How to be a Healthy Vegetarian.
By Susan Witz, R.D.
Monday, 26th June 2006
Many people become vegetarians for health, environmental, or spiritual reasons, and there's growing evidence that a plant-based diet may be the healthiest choice for almost everyone. In fact, thousands of years before Nathan Pritikin, John McDougall and Dean Ornish ever started preaching the low-fat gospel, the ancient yogis were extolling the virtues of vegetarianism.

It appears that the practice of yoga does increase sensitivity to the effect of diet on our physical, mental, and spiritual well being. Since an important pillar of yoga philosophy is that of nonviolence, many yoga practitioners turn to complete vegetarianism to avoid supporting the slaughtering and eating of animals. Some want to reduce the health hazards of a meat-based diet, while others are experimenting with modified vegetarian diets which may include minimal amounts of animal products. For the total vegetarian or vegan, good intentions may outweigh solid nutrition information. This can lead to nutrient deficiencies or health problems down the road. There may be a tendency to follow rigid, unbalanced diets or to consume supplemental products of unproven value or questionable safety.

A well-balanced vegetarian diet is safe, healthy, cost effective, and can help in the prevention of cancer, diabetes, heart disease and arthritis. It is higher in complex carbohydrates, fiber, and antioxidants, and lower in saturated fat and cholesterol than a meat-based diet. Many vegetarians weigh less, have lower blood cholesterol, and live longer than their meat eating counterparts. However, a vegetarian diet can still be as high or higher in fat, cholesterol and calories as a meat-based diet if excess cheese, oil or nut butter is consumed. To reduce potential risks and maximize the benefits, it's important to know how to design a healthy vegetarian meal plan.

Over 14 million Americans consider themselves to be vegetarians, of which there are at least four types: semi-vegetarians, who eat a primarily plant-based diet, but include some fish or poultry; lacto-ovo-vegetarians, who exclude meat, poultry, and fish, but include dairy products and eggs; lacto-vegetarians, who exclude meat, poultry, fish and eggs, but include dairy products; vegans or strict vegetarians, who exclude all animal products including meat, poultry, fish, eggs, milk, and cheese. Semi-vegetarians can gain valuable health benefits without having to adhere to strict diets that make it harder to eat out, and they are less likely to have nutrient deficiencies. Vegans have a harder time meeting their dietary needs and must know more about nutrition to make consistently healthy choices.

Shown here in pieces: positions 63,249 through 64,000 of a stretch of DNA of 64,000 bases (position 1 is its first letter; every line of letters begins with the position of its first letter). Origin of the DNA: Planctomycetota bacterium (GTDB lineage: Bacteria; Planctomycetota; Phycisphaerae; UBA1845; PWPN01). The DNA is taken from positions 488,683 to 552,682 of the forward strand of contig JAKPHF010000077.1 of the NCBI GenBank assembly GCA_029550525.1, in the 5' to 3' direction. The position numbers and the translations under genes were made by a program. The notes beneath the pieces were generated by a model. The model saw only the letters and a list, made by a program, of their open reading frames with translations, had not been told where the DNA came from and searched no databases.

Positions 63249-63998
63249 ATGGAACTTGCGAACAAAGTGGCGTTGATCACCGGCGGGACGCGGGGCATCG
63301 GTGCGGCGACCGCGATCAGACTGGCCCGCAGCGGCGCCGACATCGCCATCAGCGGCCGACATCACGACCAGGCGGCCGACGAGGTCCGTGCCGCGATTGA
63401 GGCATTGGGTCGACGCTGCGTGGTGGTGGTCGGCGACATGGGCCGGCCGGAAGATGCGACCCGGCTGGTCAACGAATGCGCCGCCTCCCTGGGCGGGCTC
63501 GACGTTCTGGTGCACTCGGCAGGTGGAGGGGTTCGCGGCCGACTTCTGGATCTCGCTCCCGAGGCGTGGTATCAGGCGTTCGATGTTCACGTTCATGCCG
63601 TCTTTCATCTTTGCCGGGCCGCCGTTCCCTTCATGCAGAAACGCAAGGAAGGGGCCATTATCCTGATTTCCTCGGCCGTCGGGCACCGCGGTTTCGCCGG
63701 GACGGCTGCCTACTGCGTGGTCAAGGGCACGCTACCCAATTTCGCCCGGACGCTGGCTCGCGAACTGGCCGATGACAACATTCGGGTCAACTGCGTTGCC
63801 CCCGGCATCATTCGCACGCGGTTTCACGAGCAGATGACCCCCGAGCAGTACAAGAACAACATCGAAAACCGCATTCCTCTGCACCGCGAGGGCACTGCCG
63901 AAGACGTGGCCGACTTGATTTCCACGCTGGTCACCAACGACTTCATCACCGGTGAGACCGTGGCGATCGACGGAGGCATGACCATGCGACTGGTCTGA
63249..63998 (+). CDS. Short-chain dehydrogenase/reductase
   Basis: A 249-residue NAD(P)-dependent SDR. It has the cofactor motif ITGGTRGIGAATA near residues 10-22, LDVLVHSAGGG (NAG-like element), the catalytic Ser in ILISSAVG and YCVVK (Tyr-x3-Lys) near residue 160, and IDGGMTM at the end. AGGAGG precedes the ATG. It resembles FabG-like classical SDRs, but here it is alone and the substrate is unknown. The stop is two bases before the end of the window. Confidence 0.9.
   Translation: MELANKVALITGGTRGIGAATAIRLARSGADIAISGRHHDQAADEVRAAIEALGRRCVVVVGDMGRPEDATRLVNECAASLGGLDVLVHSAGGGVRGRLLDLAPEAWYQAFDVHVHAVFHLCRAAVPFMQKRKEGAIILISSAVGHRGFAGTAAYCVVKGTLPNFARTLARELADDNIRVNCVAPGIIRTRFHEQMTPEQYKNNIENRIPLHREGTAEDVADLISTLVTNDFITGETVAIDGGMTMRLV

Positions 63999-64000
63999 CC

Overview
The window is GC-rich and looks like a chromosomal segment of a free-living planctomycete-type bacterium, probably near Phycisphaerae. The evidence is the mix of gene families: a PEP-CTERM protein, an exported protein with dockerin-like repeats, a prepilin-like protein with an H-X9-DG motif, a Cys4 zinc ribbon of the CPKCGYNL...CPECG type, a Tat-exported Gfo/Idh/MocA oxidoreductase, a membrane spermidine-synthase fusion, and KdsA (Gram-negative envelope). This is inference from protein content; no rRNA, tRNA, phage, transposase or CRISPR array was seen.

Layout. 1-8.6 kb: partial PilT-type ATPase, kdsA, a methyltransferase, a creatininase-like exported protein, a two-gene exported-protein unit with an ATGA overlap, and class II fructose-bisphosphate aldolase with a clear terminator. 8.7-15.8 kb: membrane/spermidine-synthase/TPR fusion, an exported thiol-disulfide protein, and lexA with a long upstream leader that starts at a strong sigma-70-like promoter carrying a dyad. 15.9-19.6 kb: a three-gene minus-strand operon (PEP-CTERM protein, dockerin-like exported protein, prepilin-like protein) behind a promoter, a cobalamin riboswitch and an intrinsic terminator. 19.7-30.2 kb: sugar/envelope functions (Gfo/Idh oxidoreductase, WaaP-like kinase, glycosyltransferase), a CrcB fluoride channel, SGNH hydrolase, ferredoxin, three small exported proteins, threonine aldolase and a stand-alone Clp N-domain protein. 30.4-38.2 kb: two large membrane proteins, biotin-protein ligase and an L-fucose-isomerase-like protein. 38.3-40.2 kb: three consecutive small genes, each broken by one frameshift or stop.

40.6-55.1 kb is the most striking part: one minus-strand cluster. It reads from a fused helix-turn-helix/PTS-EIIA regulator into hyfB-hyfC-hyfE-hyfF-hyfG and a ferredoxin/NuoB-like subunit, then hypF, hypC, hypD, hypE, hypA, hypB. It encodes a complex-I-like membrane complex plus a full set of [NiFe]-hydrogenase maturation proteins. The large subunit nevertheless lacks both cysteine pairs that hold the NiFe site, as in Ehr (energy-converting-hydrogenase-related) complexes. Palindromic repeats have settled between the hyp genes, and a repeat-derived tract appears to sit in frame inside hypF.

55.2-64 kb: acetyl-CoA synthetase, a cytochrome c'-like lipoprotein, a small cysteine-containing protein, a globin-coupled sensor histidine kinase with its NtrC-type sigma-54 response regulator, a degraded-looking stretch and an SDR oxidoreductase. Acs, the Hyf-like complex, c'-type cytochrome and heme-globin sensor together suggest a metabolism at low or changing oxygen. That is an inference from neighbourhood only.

A total vegetarian (vegan) diet must be carefully planned to insure adequacy of protein and certain other nutrients. A vegan diet does not provide sufficient vitamin B12 unless fortified soy milk and meat analogs are consumed. Iron, calcium, and riboflavin may be lacking as well, so dark green, leafy vegetables should be consumed in abundance. Fortified soy milk can replace the key nutrients found in cow's milk and this is especially important for children.

Plant proteins have a lower biologic value than proteins of animal origin. The ability of dietary protein to support growth and maintain body structure depends on the number and proportion of the amino acids it carries. The proteins in beans, grains, nuts, and vegetables have all of the essential amino acids, but at lower levels and in different proportions than do animal proteins. However, choosing a variety of plant proteins and combining them properly on a daily basis (but not necessarily at each meal) provides complete, usable protein.

To combine more complementary proteins, combine the following foods: rice with beans, nuts, dairy, eggs, wheat germ; beans: with corn, rice, grains, nuts, eggs, and dairy; pasta: with dairy, wheat germ, eggs, nuts, and spinach; vegetables: with rice, eggs, wheat germ, nuts and seeds.

Iron intake can be increased by using whole grain and fortified grains, cereals and legumes; cooking in cast iron skillets, which "leak" a healthy amount of absorbable iron into the food; or by including a vitamin C rich food, such as broccoli or citrus juice with each meal. Serum iron levels can be checked periodically and if anemia is found, supplemental doses of iron in the form of ferrous sulfate may be needed.

To plan healthy vegetarian diets, choose at least the minimum daily servings from the following food groups: fruits and vegetables: 5-9 servings (1 piece of fruit, ½ cup chopped vegetables or fruit, 1 cup leafy greens); breads, cereals, grains: 6-11 servings (1 slice bread, ½ bagel; 1 oz. dry cereal; ½ cup cooked cereal or 1/3 cup rice or pasta); milk or soy milk products: 2-3 servings (8oz. Milk or yogurt, 1 ½ oz. Cheese); legumes, meat analogs: 2-4 servings (½ cup tofu, temeph or seitan (wheat meat); 2tbsp. peanut butter, ½ cup cooked beans; ¼ cup nuts or seeds).

It has never been easier to be a vegetarian than it is today. The new "health food department stores" offer a huge variety of vegetarian convenience foods of excellent taste and quality. Even traditional supermarket chains have expanded their selection of alternative foods in response to growing competition. Explore ways of preparing vegetarian meals, you may find it can be fast, healthy, and delicious.

Susan Witz, RD, LD, Registered Dietitian, Private Practice; E-mail: srwitz@cs.com. Nutrition Consultant to Northwestern University Athletic Club, Chicago, Il.  E-mail: s-witz@northwestern.edu. (312)503-8508.

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